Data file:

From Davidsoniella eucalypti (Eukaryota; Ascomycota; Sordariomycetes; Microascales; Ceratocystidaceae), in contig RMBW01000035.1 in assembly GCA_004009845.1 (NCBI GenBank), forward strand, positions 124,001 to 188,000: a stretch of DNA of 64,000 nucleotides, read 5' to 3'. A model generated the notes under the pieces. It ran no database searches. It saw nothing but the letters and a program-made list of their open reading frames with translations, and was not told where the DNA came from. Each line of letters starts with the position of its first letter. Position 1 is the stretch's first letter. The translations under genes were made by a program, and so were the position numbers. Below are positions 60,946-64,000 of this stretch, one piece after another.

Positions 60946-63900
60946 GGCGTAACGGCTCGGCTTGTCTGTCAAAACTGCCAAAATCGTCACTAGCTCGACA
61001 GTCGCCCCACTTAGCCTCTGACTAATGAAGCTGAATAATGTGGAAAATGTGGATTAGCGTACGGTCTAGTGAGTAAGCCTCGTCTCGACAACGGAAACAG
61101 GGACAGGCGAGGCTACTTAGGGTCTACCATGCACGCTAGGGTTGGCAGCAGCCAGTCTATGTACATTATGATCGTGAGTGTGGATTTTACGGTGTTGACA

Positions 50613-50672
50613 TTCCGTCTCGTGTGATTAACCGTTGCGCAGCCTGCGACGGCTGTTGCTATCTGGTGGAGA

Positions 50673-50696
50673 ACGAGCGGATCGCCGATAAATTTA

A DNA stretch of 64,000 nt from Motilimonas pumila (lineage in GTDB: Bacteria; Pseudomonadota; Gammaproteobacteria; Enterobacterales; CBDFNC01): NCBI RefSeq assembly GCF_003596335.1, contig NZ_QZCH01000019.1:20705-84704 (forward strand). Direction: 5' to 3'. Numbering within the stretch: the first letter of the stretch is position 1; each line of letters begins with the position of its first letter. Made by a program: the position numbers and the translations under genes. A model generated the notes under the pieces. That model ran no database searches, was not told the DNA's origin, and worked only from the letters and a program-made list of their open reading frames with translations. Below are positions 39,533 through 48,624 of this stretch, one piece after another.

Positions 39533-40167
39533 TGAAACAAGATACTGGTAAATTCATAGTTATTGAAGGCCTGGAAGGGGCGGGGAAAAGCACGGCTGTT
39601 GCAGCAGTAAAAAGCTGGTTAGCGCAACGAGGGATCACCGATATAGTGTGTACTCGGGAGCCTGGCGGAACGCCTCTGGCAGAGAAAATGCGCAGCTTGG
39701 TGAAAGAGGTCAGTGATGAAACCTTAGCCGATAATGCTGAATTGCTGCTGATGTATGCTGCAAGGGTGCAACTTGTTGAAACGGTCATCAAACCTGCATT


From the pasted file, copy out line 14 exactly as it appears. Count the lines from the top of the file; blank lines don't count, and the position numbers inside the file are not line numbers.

39701 TGAAAGAGGTCAGTGATGAAACCTTAGCCGATAATGCTGAATTGCTGCTGATGTATGCTGCAAGGGTGCAACTTGTTGAAACGGTCATCAAACCTGCATT